learning to "blum"

A blog about my time in the education department at Luther College.

Classroom Management as a Subject

on February 14, 2014

During the month of January I spent my time in a third grade classroom in Dubuque, Iowa. One of the aspects of teaching I struggled with the most during my time there was classroom management. My students often exhibited less than acceptable behavior and I had difficulty finding a way to reestablish a sense of order in the classroom. I know that there was not much I could do to use my own classroom management style in the classroom, as there was not much management even when I wasn’t teaching. This definitely was a learning experience for me. In a way, I was happy to have had this experience because I don’t feel I would have learned as much from a perfectly behaved classroom. Since arriving back at Luther, we have been focusing on classroom management in my Social Studies Methods class. Thus, bringing me into the topic of this blog: Can classroom management be a “subject”?

I don’t think classroom management can be a subject in the school day, but I do believe it can be incorporated as a “subject” within a subject. It is certainly a topic that needs to be addressed right away at the beginning of the school year as well as being reinforced throughout the school year. Classroom management provides structure and a predictable environment. From my January experience, I can conclude that this “security” aspect of classroom management is vital for students – especially those who do not have the necessary structure in their home life. I would definitely incorporate the subject of classroom management into a social studies unit at the beginning of the year. First and foremost, many of the aspects of classroom management (goals, rules, etc.) are vital to understanding much of the social studies content. The Iowa CORE states that students will “Understand the rights and responsibilities of an individual to his/her social group” (www.educateiowa.gov). This directly correlates with classroom management, as students are using their responsibilities with regard to classroom management to benefit the social group (peers and teacher). There are also parts of the Iowa CORE social studies standards, such as Political Science/Civic Literacy, that connect to classroom management aspects.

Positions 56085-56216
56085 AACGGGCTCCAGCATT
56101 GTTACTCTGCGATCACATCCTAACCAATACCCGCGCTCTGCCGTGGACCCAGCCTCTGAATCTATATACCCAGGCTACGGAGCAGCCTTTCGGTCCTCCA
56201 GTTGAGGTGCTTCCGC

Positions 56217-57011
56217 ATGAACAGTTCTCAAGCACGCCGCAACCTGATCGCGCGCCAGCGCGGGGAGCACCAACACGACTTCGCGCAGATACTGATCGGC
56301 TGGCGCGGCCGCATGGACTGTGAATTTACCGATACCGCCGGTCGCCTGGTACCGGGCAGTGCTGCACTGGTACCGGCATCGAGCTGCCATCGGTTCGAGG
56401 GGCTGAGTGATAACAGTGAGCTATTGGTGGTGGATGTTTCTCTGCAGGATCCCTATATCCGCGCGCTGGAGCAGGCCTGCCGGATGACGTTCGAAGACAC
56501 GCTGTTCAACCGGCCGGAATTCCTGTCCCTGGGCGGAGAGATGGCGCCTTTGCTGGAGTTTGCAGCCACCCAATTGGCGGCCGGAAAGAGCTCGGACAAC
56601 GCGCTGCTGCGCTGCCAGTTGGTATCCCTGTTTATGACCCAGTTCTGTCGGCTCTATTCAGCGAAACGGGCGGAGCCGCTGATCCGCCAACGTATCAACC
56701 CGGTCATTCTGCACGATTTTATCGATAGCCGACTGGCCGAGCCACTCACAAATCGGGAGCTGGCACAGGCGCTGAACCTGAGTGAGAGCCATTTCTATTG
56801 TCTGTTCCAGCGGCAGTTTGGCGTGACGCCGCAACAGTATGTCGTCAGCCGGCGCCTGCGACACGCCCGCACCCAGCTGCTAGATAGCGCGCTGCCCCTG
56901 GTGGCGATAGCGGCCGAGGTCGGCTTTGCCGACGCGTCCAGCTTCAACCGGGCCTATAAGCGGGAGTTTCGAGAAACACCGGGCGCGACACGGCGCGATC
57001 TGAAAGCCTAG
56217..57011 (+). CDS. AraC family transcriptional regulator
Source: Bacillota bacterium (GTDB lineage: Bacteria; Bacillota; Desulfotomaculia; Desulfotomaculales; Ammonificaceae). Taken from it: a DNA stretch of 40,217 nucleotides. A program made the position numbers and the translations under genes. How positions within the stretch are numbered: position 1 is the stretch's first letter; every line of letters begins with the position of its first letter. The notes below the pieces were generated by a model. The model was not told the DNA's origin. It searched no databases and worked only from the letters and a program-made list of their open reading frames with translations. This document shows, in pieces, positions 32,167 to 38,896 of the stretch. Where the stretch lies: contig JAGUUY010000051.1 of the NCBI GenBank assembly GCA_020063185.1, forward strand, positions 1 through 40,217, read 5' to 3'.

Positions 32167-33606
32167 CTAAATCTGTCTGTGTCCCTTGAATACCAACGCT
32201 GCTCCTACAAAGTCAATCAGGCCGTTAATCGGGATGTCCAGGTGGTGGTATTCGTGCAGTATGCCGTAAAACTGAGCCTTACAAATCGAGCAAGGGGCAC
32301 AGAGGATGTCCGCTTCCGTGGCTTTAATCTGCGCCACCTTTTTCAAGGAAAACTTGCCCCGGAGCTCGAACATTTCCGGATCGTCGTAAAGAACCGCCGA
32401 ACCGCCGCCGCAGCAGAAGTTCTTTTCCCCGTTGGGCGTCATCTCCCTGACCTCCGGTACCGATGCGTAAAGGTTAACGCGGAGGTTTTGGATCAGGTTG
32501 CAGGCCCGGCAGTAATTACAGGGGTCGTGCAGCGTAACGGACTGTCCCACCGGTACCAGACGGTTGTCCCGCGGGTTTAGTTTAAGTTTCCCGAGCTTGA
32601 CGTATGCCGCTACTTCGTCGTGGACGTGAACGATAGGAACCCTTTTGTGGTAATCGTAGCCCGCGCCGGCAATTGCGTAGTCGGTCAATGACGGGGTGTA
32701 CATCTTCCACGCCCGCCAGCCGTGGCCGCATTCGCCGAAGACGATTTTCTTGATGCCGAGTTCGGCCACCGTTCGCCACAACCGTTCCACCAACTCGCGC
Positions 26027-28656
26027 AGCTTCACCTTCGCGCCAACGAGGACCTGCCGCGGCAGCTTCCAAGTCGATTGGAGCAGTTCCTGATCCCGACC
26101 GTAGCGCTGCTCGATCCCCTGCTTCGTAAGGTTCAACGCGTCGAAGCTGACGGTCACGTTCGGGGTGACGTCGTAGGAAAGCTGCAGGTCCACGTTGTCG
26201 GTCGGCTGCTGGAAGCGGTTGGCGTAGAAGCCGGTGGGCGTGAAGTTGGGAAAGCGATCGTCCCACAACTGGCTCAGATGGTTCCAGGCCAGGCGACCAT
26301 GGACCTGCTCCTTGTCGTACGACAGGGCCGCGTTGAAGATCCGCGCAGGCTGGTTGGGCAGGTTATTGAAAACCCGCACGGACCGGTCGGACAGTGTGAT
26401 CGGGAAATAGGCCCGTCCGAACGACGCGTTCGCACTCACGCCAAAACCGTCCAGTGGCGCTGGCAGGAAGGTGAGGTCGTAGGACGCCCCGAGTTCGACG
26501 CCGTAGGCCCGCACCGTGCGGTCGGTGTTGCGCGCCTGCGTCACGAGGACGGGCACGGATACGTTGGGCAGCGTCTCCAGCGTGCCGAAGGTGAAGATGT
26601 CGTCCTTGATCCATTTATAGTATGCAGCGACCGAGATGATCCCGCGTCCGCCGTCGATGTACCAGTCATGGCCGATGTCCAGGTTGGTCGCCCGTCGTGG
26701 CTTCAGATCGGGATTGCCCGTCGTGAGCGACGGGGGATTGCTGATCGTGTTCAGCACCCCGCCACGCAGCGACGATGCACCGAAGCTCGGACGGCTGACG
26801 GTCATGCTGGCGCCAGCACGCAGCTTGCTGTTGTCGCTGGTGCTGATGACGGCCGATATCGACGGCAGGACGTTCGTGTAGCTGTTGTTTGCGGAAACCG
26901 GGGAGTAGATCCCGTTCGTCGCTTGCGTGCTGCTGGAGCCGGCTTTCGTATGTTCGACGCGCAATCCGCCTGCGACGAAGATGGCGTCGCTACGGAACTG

Overall, I feel connecting work with classroom management to social studies content can be beneficial to students. The topic of classroom management can be taught through this lens because it can help students to see why social studies is relevant to them and how it will impact their future in different classrooms and in society. I also feel it can be taught through incorporating the ideas of voting and democracy into the classroom. Students should come up with the rules and vote on which rules they feel are the most important. In elementary grades, this can truly help students relate to what we do in the United Sates, thus connecting what is being done in the classroom to the “real world.” Going back to this throughout the year can help students to see the impact it has had on the classroom and can help them to see the importance of community that is emphasized in social studies.


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